Adam Lee notices that William Lane Craig has a lot in common with Sam Harris and Michael Shermer. Craig wrote a column about the “feminization” of Christianity, and well you’ve guessed the plot already, haven’t you.
[H]e’s noticed that the audiences for his lectures are nearly all men:
First is my observation that apologetics seems to have far more interest for men than for women.
That observation is based upon an enormous amount of experience in speaking on university campuses, at apologetics conferences, and in classroom teaching… It became very evident to me not only that the audiences which came to these events were largely male but that in event after event only the men stood up to ask a question.
Oh dear. We all know what’s coming. It’s so easy to guess the plot when they start that way. We could recite the rest in our sleep by now.
And why should apologetics classes appeal predominantly to men? To explain this, Craig dusts off the old saw, “women don’t do thinky“:
Second is my hypothesis that this disparity is to be explained by the fact that men respond more readily to a rational approach, whereas women tend to respond more to relational approaches.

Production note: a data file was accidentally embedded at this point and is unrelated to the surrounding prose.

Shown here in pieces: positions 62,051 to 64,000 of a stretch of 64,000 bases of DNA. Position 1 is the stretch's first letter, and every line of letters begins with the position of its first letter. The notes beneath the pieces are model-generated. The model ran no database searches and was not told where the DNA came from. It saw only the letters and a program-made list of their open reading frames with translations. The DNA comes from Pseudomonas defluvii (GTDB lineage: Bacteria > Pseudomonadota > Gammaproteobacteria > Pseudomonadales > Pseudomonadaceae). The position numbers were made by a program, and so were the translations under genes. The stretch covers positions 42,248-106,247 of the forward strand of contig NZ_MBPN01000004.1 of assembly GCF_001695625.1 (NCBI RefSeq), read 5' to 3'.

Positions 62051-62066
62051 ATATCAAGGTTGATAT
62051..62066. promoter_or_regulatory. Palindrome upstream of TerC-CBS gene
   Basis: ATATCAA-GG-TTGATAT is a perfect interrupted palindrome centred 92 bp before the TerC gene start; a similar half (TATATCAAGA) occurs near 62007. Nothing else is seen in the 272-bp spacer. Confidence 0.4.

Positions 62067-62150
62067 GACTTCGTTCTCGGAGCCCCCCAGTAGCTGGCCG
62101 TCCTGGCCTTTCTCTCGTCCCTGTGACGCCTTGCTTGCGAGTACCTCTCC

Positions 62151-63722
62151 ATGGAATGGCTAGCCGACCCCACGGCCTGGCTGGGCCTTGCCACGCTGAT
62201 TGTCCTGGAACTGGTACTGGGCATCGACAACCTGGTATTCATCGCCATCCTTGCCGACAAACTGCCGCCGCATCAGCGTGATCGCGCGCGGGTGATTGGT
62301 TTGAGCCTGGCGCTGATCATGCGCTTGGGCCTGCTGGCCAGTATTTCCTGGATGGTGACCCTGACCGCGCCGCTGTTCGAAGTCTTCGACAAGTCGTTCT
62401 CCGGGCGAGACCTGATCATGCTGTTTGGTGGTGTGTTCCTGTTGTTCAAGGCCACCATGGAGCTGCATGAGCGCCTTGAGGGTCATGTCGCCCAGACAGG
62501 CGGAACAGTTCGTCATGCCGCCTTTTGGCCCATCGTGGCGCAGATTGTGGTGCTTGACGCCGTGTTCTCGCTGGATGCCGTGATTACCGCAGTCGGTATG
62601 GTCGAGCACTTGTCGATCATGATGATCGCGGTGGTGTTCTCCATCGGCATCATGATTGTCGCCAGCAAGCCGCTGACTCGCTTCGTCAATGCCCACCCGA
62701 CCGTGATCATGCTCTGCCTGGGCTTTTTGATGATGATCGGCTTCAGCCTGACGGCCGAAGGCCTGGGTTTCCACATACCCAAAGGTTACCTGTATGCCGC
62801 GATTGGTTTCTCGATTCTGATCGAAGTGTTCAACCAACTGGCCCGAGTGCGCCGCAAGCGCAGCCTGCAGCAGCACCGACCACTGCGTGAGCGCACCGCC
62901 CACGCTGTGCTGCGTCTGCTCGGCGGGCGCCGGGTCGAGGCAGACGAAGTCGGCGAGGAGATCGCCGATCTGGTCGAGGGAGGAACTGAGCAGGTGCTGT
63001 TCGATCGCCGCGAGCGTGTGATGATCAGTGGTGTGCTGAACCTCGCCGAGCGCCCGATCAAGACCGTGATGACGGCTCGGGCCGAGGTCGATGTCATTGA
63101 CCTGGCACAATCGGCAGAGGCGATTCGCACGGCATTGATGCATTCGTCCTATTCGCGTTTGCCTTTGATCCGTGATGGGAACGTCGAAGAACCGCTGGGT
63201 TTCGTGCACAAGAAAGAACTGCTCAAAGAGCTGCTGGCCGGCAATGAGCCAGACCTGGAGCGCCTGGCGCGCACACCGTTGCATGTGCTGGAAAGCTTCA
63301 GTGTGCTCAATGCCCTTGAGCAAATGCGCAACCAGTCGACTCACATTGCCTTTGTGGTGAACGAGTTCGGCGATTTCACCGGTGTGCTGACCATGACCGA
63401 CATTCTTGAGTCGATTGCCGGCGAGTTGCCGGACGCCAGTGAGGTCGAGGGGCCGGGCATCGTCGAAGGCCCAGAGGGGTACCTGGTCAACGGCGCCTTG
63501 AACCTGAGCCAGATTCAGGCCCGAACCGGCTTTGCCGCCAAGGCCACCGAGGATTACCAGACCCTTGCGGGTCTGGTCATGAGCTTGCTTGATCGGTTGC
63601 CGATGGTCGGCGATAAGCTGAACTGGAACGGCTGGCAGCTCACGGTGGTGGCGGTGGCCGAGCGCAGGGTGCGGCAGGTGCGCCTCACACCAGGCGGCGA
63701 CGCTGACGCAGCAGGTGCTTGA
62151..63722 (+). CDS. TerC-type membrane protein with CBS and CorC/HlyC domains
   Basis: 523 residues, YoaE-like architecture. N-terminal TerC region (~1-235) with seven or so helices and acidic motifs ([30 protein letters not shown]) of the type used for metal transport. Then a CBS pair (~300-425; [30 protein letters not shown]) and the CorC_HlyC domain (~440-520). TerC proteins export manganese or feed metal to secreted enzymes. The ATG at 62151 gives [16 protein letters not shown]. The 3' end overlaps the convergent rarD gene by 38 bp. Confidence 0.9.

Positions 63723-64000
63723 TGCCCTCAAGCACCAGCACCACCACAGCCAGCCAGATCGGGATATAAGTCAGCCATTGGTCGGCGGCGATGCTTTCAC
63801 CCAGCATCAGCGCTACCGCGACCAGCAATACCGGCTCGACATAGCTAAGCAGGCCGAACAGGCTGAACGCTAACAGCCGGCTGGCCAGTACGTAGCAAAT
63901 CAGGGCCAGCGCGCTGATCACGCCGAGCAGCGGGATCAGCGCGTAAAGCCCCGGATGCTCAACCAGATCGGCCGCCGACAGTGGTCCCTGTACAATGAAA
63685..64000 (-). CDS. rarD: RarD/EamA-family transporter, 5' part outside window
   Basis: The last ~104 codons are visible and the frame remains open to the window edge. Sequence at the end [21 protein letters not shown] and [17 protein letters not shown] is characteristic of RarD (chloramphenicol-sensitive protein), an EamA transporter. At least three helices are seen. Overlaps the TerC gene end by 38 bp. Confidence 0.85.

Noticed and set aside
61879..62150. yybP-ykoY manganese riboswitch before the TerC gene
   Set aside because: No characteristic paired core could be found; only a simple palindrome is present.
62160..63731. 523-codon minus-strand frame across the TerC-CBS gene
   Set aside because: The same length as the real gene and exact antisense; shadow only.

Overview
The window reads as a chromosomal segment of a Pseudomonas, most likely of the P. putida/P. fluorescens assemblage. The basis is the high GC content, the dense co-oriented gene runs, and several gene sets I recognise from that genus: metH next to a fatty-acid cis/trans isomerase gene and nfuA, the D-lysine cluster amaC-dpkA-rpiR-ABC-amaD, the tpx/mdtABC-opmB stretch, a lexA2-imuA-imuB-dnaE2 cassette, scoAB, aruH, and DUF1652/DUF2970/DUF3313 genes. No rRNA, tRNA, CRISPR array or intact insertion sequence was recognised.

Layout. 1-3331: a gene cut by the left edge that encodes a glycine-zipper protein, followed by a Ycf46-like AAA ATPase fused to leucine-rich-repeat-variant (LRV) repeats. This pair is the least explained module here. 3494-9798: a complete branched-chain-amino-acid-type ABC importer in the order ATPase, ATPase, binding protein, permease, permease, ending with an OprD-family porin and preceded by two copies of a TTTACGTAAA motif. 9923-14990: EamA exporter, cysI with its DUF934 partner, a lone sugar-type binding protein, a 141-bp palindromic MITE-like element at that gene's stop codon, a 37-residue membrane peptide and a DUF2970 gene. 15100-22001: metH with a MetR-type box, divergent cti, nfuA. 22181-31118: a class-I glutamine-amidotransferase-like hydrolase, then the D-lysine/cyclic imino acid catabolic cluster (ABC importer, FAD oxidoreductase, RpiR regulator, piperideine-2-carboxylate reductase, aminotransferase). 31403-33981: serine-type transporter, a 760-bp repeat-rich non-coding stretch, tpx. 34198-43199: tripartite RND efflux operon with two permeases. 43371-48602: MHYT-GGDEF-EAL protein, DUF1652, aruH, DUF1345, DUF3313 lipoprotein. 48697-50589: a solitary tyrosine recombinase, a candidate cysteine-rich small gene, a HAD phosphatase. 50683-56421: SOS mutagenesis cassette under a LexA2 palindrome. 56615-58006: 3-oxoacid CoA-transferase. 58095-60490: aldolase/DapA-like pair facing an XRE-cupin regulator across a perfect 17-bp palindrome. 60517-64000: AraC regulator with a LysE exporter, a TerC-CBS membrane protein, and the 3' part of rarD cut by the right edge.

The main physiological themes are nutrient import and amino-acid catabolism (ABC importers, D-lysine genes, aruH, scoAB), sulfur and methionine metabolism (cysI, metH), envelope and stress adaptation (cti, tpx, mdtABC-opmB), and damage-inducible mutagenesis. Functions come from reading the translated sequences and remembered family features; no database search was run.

Bingo! We have bingo. We have so much bingo we’ve run out of places to put it all.
Once again I will point out that he probably wouldn’t say that if the comparison were not women : men but blacks : whites. He would probably come up with a different intuitive explanation, perhaps equally wrong and uninformed, but not invidious in quite that way.
Yet man after man after man after man has no inner check whatsoever on saying that about women. “Women don’t do rational.” They think it and say it and don’t even notice how glaringly sexist it is. They think it and say it and don’t even notice how barely separated it is from saying “women are stupid” or “women can’t think.” All that, and they respond with outrage and indignation when women say yo that’s sexist.
It’s striking how much Craig, a staunch Christian apologist, sounds like some of our male atheist “leaders”. They, too, have fielded questions about the gender imbalance in their audiences; and they, too, have often responded with clueless, patronizing, armchair answers about how they’re just too unimpeachably rational to appeal to women – that is, when they’re not snarling about “social justice warriors”, or pining for the good old days before political correctness when men could grope women with no repercussions.
It is striking, isn’t it. It never stops surprising me. I always – naively – think they must know better, so I’m always surprised to see that they don’t.